1

I'm having a similar problem to Linux Kernel not passing through multicast UDP packets only broadcast rather than multicast, and nothing I've tried has helped.

I've got a device at 192.168.0.1 spewing out broadcast UDP packets, connected directly to eth1 (192.168.0.2). eth0 is my real network. ifconfig tells me the broadcast address, as expected, is 192.168.255.255

$ sudo ifconfig
eth0  Link encap:Ethernet  HWaddr 54:04:a6:64:b5:a6  
      inet addr:172.16.128.1  Bcast:172.16.255.255  Mask:255.255.0.0
      inet6 addr: fe80::5604:a6ff:fe64:b5a6/64 Scope:Link
      UP BROADCAST RUNNING MULTICAST  MTU:1500  Metric:1
      RX packets:1526809 errors:0 dropped:0 overruns:0 frame:0
      TX packets:986480 errors:0 dropped:0 overruns:0 carrier:0
      collisions:0 txqueuelen:1000 
      RX bytes:807179430 (807.1 MB)  TX bytes:747692150 (747.6 MB)

eth1  Link encap:Ethernet  HWaddr 00:50:b6:15:6e:9a  
      inet addr:192.168.0.2  Bcast:192.168.255.255  Mask:255.255.0.0
      inet6 addr: fe80::250:b6ff:fe15:6e9a/64 Scope:Link
      UP BROADCAST RUNNING PROMISC MULTICAST  MTU:1500  Metric:1
      RX packets:544315 errors:0 dropped:0 overruns:0 frame:0
      TX packets:0 errors:0 dropped:0 overruns:0 carrier:0
      collisions:0 txqueuelen:1000 
      RX bytes:572619380 (572.6 MB)  TX bytes:77544 (77.5 KB)

tcpdump confirms I've got data hitting the port.

$ sudo tcpdump -c 4 -l -n -i eth1 'udp and port 61440'
tcpdump: verbose output suppressed, use -v or -vv for full protocol decode
listening on eth1, link-type EN10MB (Ethernet), capture size 65535 bytes
09:24:51.101619 IP 192.168.0.1.0 > 255.255.255.255.61440: UDP, length 1024
09:24:51.103980 IP 192.168.0.1.0 > 255.255.255.255.61440: UDP, length 1024
09:24:51.106205 IP 192.168.0.1.0 > 255.255.255.255.61440: UDP, length 1024
09:24:51.108584 IP 192.168.0.1.0 > 255.255.255.255.61440: UDP, length 1024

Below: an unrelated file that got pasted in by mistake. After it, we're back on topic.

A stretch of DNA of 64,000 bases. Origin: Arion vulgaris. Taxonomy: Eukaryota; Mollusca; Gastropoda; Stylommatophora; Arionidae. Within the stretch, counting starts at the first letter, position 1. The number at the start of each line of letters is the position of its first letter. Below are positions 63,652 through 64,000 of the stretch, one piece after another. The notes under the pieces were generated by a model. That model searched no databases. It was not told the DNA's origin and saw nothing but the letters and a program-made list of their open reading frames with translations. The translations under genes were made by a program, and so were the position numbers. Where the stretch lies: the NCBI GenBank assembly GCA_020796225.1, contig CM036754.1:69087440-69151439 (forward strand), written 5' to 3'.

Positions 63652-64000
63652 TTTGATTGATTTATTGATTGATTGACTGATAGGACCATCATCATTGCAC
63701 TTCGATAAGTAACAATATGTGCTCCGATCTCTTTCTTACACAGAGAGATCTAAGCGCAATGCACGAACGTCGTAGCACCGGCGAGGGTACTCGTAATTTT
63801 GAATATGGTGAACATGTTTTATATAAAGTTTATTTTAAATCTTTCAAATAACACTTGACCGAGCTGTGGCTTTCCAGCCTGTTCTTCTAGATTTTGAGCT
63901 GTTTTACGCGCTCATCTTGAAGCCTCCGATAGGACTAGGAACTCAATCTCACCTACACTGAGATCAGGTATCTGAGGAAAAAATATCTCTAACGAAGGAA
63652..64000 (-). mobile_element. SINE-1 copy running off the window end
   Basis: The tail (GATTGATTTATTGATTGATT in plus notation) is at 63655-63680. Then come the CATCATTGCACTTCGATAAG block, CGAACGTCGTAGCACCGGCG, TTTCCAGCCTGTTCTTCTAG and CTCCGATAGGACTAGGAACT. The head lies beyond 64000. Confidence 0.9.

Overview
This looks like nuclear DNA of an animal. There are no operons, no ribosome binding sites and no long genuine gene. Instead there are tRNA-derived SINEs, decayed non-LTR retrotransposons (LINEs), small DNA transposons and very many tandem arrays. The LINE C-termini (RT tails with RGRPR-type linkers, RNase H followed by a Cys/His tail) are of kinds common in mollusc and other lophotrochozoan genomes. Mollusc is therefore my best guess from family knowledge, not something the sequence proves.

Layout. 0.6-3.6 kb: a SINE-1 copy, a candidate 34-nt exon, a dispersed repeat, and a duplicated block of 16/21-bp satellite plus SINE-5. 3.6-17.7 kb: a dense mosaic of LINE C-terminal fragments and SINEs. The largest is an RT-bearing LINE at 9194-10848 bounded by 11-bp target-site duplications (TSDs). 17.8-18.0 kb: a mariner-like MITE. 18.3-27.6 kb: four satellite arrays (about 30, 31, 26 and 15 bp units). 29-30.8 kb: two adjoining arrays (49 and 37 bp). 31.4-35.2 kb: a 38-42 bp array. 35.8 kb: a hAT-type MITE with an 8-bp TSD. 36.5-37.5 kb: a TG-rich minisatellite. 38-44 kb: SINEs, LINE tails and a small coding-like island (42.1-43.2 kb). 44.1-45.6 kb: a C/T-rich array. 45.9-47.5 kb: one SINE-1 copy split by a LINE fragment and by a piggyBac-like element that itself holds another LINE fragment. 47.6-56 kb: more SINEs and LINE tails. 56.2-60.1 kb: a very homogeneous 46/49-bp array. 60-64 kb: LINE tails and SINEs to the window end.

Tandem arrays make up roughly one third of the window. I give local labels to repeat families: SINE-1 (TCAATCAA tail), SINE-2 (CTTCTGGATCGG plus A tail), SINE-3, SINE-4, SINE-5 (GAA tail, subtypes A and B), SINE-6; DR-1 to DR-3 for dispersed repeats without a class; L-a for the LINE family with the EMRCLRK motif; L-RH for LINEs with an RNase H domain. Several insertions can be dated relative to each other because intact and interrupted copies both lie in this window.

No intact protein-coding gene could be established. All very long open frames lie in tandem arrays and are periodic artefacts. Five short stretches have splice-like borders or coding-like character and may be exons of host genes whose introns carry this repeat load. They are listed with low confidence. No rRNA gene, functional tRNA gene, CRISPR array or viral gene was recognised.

4 packets captured
114 packets received by filter
0 packets dropped by kernel

But from anything I've tried to actually pick those packets up, I've got radio silence, whether I run them as user or root.

$ nc -lu 192.168.255.255 61440
$ socat UDP4-RECV:61440,reuseaddr,bind=192.168.255.255 STDOUT,nonblock=1

Also tried writing my own C and my own Python. Nada. Something in all this is stealing my packets. Any ideas on what? Ubuntu 14.04.

Edit to add: No firewall running. ufw reports inactive, and iptables reports all 3 tables as a bare ACCEPT.

I also tried having netcat and socat bind the overall broadcast address of 255.255.255.255, or the eth1 local address 192.168.0.2. No packets received on any attempt.

Routing tables show nothing out of the ordinary:

$ route -n
Kernel IP routing table
Destination     Gateway         Genmask         Flags Metric Ref    Use Iface
0.0.0.0         172.16.0.1      0.0.0.0         UG    0      0        0 eth0
172.16.0.0      0.0.0.0         255.255.0.0     U     1      0        0 eth0
192.168.0.0     0.0.0.0         255.255.0.0     U     0      0        0 eth1

I know that the network interface is working correctly. If I disconnect this device and attach a different type (which is trying to DHCP) it successfully connects with the dnsmasq instance and gets assigned a lease properly.